Functional alcoholism is a sub-type of alcoholism in which the alcoholic, while still addicted to alcohol, manages to function fairly normally in his daily life. It appears that way to outsiders, at least; family members and close friends will begin to see signs of a drinking problem.
A functioning alcoholic is an individual who can maintain what looks from the outside a successful and normal life.
A person with functional alcoholism has typically achieved or even overachieved in their life. They are less likely to believe they seek help or need help. Nonetheless, alcoholism is a disease. It usually needs professional treatment to help an individual prevail over their condition.
According to the National Institute on Alcohol Abuse and Alcoholism, about 20 percent of all alcoholics can be considered a functional alcoholic. Functional alcoholism is no less serious than any other kind of alcoholism, even though the disease manifests differently. If the alcoholic in question doesn’t get help, the problem generally grows worse over time and eventually, he becomes much less functional (of course, women can be alcoholics, too; we’re just using male pronouns here for simplicity’s sake).
Functional alcoholics don’t look like drunk homeless people sipping from a paper sack on a street corner. They often:
However, someone with functional alcoholism may also:
Functional alcoholics often deny they have a drinking problem. Often, they’ve managed to avoid many negative consequences of alcoholism, at least so far. It may seem that they’ve just been lucky. Since they haven’t been fired from their jobs or gotten divorced or been arrested for driving while intoxicated, though, they may feel they haven’t “hit rock bottom” and that therefore their drinking problem isn’t serious.
The drinking patterns and even the consequences are not very much different for a functional alcoholic than they are for just about anybody else diagnosed with an alcohol use disorder. What distinguishes the two are societal notions of success. There is a stigma still associated with substance addiction: those with alcohol use disorders must be homeless or unemployed or have lower economic status. Still, those notions are simply false. Addiction impacts all people. When it comes to alcoholism, the pattern of drinking and the relationship to drinking are the important elements, not the societal notions of success that mix into the idea of functional alcoholism.
With that said, following are a few common patterns of alcohol use and consequences that patients with alcohol use disorders often experience, functional alcoholic or otherwise:
Functional alcoholics might seem to be in control, but they may place themselves or others in harm’s way by driving under the influence of alcohol, engaging in risky sexual encounters, or passing out.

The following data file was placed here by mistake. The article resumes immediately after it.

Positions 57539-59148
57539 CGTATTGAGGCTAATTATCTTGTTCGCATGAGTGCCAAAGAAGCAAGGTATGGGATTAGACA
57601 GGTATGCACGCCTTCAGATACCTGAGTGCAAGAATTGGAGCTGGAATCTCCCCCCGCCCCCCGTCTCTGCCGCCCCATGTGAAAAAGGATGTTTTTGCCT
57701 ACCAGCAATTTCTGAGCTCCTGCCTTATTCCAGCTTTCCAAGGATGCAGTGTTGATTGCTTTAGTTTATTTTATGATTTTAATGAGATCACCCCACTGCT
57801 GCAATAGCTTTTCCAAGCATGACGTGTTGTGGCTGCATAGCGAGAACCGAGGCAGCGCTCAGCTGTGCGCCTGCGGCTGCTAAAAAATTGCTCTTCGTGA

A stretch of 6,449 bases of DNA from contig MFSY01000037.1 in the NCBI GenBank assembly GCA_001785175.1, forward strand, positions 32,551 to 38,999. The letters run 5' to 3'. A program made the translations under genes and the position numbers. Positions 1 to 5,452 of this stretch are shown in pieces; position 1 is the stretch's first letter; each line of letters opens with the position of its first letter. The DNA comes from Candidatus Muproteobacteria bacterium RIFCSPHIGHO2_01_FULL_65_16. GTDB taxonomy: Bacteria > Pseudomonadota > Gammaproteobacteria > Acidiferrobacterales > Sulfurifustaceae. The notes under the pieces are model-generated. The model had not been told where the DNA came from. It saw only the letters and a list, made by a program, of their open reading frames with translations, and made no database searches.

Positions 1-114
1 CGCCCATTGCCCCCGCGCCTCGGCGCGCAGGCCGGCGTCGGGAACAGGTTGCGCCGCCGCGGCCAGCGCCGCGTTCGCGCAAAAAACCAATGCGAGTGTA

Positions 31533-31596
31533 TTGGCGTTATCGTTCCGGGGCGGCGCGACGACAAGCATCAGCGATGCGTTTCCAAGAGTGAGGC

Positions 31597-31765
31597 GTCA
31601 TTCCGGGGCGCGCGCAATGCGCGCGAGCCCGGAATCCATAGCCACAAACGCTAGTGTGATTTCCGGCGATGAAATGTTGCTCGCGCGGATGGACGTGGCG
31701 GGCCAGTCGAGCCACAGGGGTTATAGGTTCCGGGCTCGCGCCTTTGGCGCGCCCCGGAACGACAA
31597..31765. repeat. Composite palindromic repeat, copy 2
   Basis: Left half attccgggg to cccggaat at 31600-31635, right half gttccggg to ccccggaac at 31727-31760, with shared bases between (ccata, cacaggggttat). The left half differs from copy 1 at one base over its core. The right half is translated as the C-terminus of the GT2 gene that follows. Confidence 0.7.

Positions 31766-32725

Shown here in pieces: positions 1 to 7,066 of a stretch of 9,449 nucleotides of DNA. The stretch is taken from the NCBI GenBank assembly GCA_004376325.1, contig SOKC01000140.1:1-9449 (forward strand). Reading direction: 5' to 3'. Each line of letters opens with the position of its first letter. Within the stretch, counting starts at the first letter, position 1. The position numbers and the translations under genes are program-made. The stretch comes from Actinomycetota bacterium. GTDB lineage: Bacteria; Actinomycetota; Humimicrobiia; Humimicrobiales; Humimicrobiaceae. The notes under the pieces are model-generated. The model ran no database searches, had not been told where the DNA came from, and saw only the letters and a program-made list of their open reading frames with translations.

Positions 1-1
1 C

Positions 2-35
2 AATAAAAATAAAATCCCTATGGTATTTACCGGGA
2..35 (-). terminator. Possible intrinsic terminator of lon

Heavy drinking likewise has a lot of other health risks. It could lead to liver disease, pancreatitis, certain types of cancer, brain damage, severe memory loss, and hypertension. It also makes a person more likely to die in a vehicular accident or from suicide or murder. And any alcohol abuse increases the odds of domestic violence, child neglect and abuse, and even fetal alcohol syndrome.
If you think you might be a functioning alcoholic, give yourself some credit for recognizing and admitting that you might have a problem. You can get treatment discretely; your boss, your coworkers, your neighbors, and other people do not have to know. Start by talking to your doctor. Your medical information is confidential and your privacy is protected by a federal law called the Health Insurance Portability and Accountability Act (HIPAA).
Your doctor can assess your health and refer you to an addictions treatment program if needed. Treatment programs for alcoholics are very careful about confidentiality. If you need to take time off work for treatment, you may need to let your employer know you need the time off to get medical treatment, but you don’t have to share the details. Please don’t hesitate to seek help because you’re afraid of people finding out you that have a drinking problem.
If you’re concerned about someone you love that shows signs of functional alcoholism, remember that you can’t make someone get help. You can share your concerns with your loved one and encourage him to get help, but it the end, it’s not in your power to make that happen. You can, however, get help and support for yourself, which can be very important when coping with a functioning alcoholic. Make an appointment with a professional counselor or attend an Al-Anon meeting to get more information about coping with an alcoholic and to get the support you need to deal with a very difficult situation.
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